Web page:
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Wednesday, April 24, 2024

UC Davis research team discovers reason behind zebra stripes

A research team led by UC Davis has discovered the reason for zebras’ black and white stripes. Possible purposes for the stripes have included camouflage, reducement of heat, social function, disruption of attack by predators and avoidance of biting flies. The results of the study, published April 1 in the online journal Nature Communications, revealed that biting flies are the cause for zebras’ stripes, as flies are likely to avoid black and white-striped surfaces.

The team made the discovery by using a geographic analysis that had never been used before. The team first looked at the seven species of zebras, horses and asses, scoring different parts of their bodies to see how striped they were. The team compared the geographic regions of these animals with variables such as temperature and likeliness of large predators in the area. They then looked at the overlapping of the striped animals and these variables.

“The one that popped out is always biting flies where there is a greater amount of overlap with a greater amount of striping,” said Tim Caro, the lead author of the research as well as a UC Davis professor of wildlife biology. “We never found any significant associations between the other variables and striping.”

“It was a multi-pronged approach,” said Hannah Walker, who graduated from UC Davis this past December as a wildlife, fish and conservation biology major with a minor in Spanish. “This is the one that had the most support.”

It is believed that zebras, as opposed to other mammals, developed stripes because their hair is shorter, thus making them more vulnerable to biting flies than other mammals are.

This discovery also shows how undergraduates can become involved in research.

“Winter Quarter of junior year I took one of his classes,” Walker said, who worked on research for the project during her time as an undergraduate. “The beginning of the next quarter I just asked him if he needed help with research. I’ve been with it ever since.”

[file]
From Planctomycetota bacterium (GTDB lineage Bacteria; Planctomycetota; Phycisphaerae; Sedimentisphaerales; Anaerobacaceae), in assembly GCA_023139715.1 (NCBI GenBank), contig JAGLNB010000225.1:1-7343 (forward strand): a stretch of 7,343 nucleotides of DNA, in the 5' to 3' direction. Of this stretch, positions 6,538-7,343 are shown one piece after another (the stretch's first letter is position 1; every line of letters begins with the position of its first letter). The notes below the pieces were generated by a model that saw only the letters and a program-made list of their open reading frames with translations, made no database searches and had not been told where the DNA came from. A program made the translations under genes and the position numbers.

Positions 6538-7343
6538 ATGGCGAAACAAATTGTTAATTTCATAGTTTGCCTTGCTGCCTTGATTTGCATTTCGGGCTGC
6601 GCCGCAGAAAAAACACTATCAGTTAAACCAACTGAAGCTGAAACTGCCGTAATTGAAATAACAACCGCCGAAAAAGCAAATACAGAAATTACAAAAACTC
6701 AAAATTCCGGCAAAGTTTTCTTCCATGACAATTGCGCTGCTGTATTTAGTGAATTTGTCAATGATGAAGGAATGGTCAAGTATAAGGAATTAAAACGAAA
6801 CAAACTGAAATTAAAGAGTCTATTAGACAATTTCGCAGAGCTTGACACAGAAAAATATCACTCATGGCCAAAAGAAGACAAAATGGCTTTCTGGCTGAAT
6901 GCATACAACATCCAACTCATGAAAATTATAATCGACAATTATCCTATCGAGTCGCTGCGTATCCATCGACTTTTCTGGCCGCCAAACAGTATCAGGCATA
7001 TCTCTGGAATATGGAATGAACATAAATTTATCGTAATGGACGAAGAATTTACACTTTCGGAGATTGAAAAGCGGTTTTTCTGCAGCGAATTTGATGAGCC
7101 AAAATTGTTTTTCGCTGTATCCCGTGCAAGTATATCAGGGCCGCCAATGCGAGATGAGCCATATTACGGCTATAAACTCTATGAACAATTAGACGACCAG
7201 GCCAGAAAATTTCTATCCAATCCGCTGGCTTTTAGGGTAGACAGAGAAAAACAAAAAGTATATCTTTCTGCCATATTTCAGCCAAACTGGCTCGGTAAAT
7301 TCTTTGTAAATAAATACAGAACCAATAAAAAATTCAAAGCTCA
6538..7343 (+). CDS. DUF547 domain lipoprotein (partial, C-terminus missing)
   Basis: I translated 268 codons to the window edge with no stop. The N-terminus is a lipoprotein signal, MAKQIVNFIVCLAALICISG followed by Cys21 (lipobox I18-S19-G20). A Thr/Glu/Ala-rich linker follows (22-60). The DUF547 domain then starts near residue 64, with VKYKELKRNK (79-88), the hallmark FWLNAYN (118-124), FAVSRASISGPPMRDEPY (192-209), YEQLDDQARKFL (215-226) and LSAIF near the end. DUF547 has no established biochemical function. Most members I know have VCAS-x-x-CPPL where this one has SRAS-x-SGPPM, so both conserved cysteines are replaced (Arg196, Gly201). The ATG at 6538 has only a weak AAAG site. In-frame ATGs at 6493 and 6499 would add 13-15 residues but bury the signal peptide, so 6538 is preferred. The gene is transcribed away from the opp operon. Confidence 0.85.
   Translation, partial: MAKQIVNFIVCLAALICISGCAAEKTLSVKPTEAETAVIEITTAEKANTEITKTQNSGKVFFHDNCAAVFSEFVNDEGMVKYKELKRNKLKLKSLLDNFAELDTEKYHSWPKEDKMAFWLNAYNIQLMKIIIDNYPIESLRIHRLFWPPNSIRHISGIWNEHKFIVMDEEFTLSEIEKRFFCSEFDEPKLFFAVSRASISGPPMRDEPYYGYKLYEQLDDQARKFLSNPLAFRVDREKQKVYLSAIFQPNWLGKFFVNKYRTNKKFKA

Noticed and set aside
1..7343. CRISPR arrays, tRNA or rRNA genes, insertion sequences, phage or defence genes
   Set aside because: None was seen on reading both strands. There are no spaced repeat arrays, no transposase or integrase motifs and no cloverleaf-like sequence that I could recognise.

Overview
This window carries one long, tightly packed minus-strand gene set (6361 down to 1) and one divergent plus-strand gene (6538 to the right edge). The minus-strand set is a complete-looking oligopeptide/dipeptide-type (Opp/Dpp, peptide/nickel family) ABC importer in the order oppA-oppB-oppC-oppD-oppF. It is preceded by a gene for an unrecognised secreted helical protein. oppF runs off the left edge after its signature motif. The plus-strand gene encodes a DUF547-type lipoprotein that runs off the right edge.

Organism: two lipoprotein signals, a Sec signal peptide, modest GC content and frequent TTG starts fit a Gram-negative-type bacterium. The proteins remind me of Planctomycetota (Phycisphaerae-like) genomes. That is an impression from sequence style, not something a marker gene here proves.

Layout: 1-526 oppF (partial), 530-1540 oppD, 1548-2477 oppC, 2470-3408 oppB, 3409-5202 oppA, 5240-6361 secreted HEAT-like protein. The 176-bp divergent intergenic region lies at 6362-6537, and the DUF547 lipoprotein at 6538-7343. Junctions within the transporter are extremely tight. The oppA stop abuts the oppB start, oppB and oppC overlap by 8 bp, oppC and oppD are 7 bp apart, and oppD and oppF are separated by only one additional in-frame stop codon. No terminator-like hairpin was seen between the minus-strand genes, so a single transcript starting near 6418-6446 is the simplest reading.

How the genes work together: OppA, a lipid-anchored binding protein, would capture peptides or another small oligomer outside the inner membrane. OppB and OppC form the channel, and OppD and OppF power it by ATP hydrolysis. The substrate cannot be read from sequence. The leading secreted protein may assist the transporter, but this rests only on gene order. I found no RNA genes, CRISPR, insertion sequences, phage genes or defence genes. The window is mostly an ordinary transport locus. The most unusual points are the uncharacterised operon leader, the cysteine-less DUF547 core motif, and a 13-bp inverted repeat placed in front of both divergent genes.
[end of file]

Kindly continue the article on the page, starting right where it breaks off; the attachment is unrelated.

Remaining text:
Walker’s involvement in the research included doing most of the measurements of zebra pelts and other African animal pelts at museums in Los Angeles, Berkeley and Chicago. She also researched many of the diseases caused by the flies and also helped compile the table in the study published in Nature Communications.

Caro said that Walker’s involvement is a prime example of the opportunities undergraduates have to become involved in research.

“Undergraduates can get involved in research if they take the plunge and ask a professor,” Caro said.

The team’s finding proves that funding is not always key to a project’s success, as Caro’s team received no funding. Rather, Caro said that his team pursued their research because they found the topic interesting.

“We didn’t get funded for this,” Caro said. “Large grants aren’t necessarily the key to doing high-profile scientific projects.”

UC Davis students, in addition to the scientific community, are interested in the research team’s discovery about zebra stripes.

“This is a very exciting discovery,” said Regina Wang, a first-year animal science major. “I have never seen anything about why zebras have their trademark black and white stripes, so this is a very interesting discovery. As an animal science major, it is always wonderful to learn new facts about the animals in our world.”

Now that Caro’s team has discovered why zebras have stripes, other scientific questions can be researched, such as why biting flies avoid striped areas, an answer still unknown to scientists.

 ALYSSA VANDENBERG can be reached at campus@theaggie.org.


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